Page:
BOULDER — Despite a season that felt like a 12-game roller coaster ride on defense, Colorado coordinator D.J. Eliot came away from the campaign confident that the foundation has been set for a better 2018.

"We had our ups and downs; some things good, some things bad," Eliot said. "We got a lot of new players some game experience and reps, and I'm excited about next year."

The Buffaloes (5-7, 2-7 Pac-12) missed out on a bowl game for the ninth time in the last 10 years, in part because of the struggles on defense.

CU allowed 28.2 points per game (ranking 76th nationally) and 450.6 yards per game (110th). It was a significant drop-off from CU's 10-4 season in 2016, when the defense allowed just 21.7 points per game (20th nationally) and 342.5 yards per game (19th).

Hired in January, Eliot had a tough task in trying to keep the success of last year going, however, simply because of the people no longer in Boulder:

• Eight starters from the 2016 defense graduated, with many of them going into the NFL.

• Defensive coordinator Jim Leavitt left for Oregon, taking cornerbacks coach Charles Clark with him. Safeties coach Joe Tumpkin was fired after allegations of domestic violence were brought against him.

• Four players that would have been starters or significant contributors in 2017 were lost, as well. Linebacker Addison Gillam decided to skip his senior year and walk away from football, while three others - linebacker N.J. Falo, cornerback Anthony Julmisse and defensive lineman Frank Umu — were all dismissed from the team for various reasons. Eliot spent all spring and summer planning on Falo, Julmisse and Umu being key players on the defense.


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All of the departures made the 2017 season a big rebuilding job on defense, with some of the Buffs getting their first taste of Division I football.

"We got a lot of guys that hadn't played before, we got them an opportunity to play underneath the lights and sometimes make mistakes and learn from those mistakes," Eliot said. "Also to have some success in doing some things and have something to build on for next year."

Of the 20 players that were on the field for 100 snaps or more this year, the Buffs are set to return 13 of them in 2018. That includes the top three tacklers — linebackers Drew Lewis and Rick Gamboa and safety Evan Worthington.

Eliot is especially hopeful that the experience of this season will help players such as defensive lineman Javier Edwards and Chris Mulumba and cornerback Dante Wigley. All three of them joined the Buffs in January as junior college transfers and became starters.

"You usually see big improvement with junior college players from the first year to the second," Eliot said.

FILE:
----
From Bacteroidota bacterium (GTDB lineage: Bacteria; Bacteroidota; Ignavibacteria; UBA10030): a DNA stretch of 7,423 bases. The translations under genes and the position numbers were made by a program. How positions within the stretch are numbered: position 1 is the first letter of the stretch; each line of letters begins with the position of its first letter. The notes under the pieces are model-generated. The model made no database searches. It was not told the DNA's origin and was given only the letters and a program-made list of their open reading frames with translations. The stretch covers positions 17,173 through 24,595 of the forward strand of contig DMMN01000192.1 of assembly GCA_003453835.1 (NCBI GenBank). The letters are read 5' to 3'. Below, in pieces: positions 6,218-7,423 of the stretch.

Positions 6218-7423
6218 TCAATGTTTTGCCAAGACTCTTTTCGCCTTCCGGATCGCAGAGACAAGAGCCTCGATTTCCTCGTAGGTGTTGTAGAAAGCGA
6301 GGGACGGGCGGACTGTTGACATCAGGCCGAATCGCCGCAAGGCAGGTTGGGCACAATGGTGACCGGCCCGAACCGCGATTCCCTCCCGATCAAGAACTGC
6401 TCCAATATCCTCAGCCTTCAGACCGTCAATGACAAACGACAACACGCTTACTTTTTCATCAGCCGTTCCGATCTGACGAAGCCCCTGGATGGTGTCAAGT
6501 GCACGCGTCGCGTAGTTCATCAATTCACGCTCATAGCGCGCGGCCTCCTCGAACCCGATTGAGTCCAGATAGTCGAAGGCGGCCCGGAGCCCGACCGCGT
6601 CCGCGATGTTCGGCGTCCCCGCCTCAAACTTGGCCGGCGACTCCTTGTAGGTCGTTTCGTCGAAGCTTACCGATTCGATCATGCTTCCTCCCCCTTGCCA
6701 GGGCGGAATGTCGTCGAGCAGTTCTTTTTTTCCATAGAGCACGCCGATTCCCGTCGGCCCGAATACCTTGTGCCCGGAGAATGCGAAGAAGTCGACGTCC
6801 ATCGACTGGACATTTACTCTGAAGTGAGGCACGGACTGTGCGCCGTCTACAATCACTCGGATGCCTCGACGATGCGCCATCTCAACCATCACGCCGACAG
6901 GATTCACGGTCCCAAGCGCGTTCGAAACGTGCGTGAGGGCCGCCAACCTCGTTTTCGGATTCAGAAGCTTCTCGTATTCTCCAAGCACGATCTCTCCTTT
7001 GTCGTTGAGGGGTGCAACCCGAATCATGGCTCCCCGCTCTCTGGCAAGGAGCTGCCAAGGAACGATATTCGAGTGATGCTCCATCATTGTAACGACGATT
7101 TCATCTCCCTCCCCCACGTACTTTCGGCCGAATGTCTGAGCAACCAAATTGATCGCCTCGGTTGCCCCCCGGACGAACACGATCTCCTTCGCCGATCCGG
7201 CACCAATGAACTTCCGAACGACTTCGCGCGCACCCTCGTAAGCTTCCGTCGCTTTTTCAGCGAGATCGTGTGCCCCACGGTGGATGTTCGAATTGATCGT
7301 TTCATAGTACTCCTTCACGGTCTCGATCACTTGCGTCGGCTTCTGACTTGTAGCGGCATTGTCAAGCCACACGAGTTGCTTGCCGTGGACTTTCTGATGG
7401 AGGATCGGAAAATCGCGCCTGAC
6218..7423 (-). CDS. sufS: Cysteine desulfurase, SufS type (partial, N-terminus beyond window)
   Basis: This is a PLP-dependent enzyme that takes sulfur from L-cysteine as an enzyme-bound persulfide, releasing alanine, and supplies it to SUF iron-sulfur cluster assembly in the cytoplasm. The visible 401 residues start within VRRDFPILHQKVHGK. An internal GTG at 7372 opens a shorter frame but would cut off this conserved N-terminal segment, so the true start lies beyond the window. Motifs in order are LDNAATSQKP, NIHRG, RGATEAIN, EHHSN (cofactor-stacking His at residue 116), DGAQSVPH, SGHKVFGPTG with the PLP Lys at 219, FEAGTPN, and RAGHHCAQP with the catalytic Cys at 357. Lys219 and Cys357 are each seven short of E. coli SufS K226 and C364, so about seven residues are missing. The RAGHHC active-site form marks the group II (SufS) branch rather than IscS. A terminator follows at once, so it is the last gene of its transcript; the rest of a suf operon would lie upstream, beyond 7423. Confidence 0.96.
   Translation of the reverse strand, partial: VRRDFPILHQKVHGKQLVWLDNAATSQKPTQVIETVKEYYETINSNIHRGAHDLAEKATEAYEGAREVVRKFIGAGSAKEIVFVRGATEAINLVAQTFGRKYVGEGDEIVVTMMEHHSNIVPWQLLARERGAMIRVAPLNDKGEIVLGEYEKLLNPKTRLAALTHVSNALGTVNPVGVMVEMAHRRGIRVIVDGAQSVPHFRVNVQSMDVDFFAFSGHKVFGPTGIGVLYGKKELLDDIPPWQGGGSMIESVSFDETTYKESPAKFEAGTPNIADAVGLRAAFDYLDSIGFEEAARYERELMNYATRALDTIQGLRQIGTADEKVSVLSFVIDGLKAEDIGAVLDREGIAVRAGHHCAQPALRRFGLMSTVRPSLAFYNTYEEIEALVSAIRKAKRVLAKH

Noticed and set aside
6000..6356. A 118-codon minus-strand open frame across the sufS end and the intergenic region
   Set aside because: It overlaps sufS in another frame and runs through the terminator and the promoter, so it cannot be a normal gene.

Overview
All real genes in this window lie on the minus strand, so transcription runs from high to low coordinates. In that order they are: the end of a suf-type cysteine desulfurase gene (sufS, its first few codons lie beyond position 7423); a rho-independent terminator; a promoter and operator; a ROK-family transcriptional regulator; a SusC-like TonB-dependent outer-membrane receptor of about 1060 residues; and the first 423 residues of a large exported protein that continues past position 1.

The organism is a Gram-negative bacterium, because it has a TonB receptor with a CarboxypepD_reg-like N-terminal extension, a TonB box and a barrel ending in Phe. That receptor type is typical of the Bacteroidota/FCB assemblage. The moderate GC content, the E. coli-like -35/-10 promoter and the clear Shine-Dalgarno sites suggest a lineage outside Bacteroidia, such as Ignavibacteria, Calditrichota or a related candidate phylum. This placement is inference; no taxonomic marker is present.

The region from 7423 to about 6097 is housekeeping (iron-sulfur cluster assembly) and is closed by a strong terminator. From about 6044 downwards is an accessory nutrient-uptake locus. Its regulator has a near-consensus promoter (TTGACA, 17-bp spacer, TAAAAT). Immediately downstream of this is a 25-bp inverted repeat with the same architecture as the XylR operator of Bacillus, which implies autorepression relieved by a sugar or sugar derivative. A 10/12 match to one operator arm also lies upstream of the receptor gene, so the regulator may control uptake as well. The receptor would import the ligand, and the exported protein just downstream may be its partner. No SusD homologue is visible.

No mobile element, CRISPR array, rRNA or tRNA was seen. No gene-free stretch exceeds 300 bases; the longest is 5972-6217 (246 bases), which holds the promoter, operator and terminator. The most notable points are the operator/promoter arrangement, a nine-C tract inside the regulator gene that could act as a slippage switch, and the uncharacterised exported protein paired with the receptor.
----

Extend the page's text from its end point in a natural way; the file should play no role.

Outside of experience, the Buffs have to improve their tackling, which was awful at times, especially late in the year against big running backs, such as Arizona State's Demario Richard, USC's Ronald Jones II and Utah's Zack Moss.

"We need to emphasize on when we're playing those big backs of tackling low and getting them to the ground and gang tackling," Eliot said. "I think we'll see some improvements when we play those type of running backs next year."

Eliot said the struggles with tackling were a combination of strength and technique, both of which need improvement.

"We're definitely going to get stronger and bigger," Eliot said. "Those guys are going to get stronger and bigger and better at being physical. We're also going to get another year underneath our belt of proper tackling technique."

The Buffs will also aim to get better at forcing turnovers and generating sacks.

After recording 36 sacks in 2016, the Buffs had only 19 this year (101st nationally). They forced just 14 turnovers (98th) after getting 26 a year ago.

"We always emphasize it," Eliot said. "We weren't able to make the plays this year and that's always disappointing. We'll go back like we do with everything we do on defense and look at how we're coaching and look at the opportunities that were missed."

Eliot's first task in getting the defense to improve, however, is to look at himself and how he can get better going into his second season in Boulder.

"I do that every year, whether we had a good year or a bad year," he said. "Every year I try to see what I can do better, as all coaches do, and try to improve for next year.

"There's a lot of things I could have done better, but there's a lot of things I could have done better every year. I'm going to sit down and evaluate what we need to do. There's a lot of things every person can do better. Even if you win 10 games, there's still plenty of plays out there that can be made."

Contact staff writer Brian Howell at howellb@dailycamera.com or twitter.com/BrianHowell33.